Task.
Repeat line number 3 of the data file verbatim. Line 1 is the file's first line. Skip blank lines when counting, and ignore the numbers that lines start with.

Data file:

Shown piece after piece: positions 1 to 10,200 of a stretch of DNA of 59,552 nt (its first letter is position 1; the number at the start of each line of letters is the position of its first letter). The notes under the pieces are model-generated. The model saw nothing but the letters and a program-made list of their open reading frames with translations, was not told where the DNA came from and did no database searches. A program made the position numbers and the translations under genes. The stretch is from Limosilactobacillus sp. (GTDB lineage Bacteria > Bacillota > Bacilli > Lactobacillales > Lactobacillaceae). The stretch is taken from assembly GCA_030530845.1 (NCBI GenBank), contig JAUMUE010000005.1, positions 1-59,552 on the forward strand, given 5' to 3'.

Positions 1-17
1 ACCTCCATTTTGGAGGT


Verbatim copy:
1 ACCTCCATTTTGGAGGT